When tasked with responding to an RFP in 24 hours requiring a proposed team, labor rates, and a technical approach, AECOM teamed up with JE Dunn, Apollo Mechanical, and Encore Electric to submit a proposal for the Army Corps of Engineers. “Once we were awarded the project, the team had 24 hours to mobilize onsite with the core team to commence work,” said Vice President Jason Oltman. “We walked the site with representatives from the Corps and approximately 50 individuals from AECOM, JE Dunn, and our trade partners and immediately started putting a plan in place to install 1,600 care units in 21 days.” The Corps of Engineers’ initial assessment outlined a narrative of bed space requirements including complete medical gas system, nurse call, clean storage, pharmacy space, resuscitation rooms, staff and patient restroom and shower facilities, all requiring emergency power back up. “Our team went from introductions in the parking lot on a Thursday morning to working hand in hand on a design/build plan that afternoon; I have never seen anything like it.”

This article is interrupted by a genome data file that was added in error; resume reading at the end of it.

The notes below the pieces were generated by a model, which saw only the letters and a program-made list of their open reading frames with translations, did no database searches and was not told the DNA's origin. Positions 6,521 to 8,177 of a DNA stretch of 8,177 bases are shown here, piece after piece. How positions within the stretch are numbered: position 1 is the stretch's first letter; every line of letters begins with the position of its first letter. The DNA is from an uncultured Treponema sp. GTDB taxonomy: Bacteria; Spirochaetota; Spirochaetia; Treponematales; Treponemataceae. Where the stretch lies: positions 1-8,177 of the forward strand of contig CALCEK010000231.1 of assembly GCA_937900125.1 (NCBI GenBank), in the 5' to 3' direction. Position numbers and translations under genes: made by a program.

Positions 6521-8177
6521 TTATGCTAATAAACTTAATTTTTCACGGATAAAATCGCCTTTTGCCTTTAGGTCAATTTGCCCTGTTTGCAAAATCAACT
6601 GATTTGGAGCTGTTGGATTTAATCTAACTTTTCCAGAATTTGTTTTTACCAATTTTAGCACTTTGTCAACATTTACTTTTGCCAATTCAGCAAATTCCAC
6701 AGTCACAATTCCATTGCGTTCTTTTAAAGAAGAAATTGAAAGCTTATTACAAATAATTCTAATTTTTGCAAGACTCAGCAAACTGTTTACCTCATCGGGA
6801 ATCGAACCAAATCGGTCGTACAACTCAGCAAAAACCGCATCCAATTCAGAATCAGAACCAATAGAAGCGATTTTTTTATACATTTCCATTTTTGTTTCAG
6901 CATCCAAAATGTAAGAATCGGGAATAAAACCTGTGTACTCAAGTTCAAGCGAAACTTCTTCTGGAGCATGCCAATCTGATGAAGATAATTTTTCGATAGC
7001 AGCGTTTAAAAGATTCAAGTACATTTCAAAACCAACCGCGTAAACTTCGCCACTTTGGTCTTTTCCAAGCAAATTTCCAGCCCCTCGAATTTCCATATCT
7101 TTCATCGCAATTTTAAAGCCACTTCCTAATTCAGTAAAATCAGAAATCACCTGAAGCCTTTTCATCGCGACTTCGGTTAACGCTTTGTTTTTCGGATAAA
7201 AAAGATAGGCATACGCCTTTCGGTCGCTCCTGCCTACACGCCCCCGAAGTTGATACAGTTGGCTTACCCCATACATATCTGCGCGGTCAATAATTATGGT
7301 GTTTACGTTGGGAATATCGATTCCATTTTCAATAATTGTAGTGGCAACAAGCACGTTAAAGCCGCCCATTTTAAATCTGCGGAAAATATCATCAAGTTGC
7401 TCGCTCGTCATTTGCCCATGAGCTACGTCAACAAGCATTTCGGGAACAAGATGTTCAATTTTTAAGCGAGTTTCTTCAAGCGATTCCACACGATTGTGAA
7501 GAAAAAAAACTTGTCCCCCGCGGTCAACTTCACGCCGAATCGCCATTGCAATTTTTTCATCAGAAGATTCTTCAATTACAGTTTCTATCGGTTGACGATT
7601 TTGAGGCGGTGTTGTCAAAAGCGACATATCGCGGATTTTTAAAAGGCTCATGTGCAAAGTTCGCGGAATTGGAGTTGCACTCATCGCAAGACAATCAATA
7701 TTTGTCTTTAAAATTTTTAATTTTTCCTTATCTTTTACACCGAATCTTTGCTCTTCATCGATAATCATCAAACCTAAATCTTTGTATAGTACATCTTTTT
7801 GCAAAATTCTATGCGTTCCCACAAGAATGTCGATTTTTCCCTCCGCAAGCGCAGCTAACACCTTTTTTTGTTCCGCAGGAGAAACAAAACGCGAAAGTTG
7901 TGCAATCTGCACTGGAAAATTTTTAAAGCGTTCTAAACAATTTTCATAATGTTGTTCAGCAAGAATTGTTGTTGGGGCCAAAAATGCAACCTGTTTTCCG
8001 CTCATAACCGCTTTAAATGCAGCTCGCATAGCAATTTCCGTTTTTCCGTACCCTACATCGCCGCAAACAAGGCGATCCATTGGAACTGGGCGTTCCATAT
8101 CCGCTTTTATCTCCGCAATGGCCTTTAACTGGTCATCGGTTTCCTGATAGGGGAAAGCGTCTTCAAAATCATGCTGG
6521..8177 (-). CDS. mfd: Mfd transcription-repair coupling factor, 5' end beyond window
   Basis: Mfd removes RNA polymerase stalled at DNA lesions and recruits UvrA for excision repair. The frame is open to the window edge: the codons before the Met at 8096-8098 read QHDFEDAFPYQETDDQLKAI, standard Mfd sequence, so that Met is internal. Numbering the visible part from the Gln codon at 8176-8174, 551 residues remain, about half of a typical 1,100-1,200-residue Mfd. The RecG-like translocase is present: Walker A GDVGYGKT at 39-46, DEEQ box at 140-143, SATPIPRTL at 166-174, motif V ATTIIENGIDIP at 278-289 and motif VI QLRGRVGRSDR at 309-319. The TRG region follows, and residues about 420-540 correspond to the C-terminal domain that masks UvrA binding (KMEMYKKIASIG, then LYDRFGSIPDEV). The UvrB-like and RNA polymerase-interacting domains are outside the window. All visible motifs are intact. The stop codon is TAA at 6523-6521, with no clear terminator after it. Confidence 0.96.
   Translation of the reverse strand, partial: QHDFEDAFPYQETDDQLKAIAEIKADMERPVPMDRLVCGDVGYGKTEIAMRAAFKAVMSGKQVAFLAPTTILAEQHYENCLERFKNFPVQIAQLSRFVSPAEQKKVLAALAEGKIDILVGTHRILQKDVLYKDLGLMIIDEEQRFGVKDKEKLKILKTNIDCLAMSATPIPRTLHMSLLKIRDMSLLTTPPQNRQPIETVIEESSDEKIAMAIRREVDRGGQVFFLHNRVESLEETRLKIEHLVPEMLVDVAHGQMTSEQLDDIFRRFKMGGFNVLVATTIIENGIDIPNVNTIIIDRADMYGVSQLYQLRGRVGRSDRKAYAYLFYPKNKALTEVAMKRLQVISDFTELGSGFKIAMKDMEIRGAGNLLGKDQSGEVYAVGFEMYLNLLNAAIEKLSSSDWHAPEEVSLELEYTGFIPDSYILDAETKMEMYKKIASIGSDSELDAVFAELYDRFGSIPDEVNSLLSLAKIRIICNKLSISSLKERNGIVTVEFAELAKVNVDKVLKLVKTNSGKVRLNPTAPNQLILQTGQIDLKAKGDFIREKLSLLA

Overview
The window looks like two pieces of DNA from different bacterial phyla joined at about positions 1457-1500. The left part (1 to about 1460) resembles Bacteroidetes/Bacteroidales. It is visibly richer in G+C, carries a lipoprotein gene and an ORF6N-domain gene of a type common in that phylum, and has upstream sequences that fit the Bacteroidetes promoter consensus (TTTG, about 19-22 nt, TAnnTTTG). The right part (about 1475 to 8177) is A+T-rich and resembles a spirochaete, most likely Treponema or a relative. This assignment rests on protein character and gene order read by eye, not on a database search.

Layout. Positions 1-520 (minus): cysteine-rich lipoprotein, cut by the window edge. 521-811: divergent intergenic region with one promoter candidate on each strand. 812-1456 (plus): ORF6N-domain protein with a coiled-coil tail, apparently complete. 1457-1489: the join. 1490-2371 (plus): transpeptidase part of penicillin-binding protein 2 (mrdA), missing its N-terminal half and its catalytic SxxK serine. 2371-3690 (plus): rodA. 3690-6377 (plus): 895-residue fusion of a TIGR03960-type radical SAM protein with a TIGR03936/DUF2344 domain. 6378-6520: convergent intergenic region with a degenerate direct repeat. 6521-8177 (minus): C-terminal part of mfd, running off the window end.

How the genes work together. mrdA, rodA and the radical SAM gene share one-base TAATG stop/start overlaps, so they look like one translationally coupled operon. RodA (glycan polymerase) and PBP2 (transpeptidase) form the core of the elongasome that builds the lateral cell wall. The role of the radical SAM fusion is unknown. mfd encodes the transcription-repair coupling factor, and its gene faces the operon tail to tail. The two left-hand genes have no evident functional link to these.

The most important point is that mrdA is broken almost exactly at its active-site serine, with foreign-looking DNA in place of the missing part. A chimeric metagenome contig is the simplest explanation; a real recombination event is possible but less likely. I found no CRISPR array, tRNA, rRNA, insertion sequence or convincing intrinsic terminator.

The first task was to remove the dirt floor in the arena and prep it for concrete. Larimer County and employees of The Ranch removed four inches of the footing for storage and replacement on the first day. Upon removal of the footing, the team poured a 60,000-square-foot concrete slab on grade; almost 900 cubic yards in two days. “We made a phone call on Friday and had a concrete crew, pouring that Saturday and Sunday of Easter weekend.” Room layout and material procurement started immediately with all racing to acquire building materials before the holiday weekend. With the leadership of the Corps of Engineers, a fully integrated and collaborative design process, and hard work from the team and skilled trades, nearly 200 beds were approaching substantial completion by the following Thursday in the First National Bank exhibit halls after just one week of design and construction time.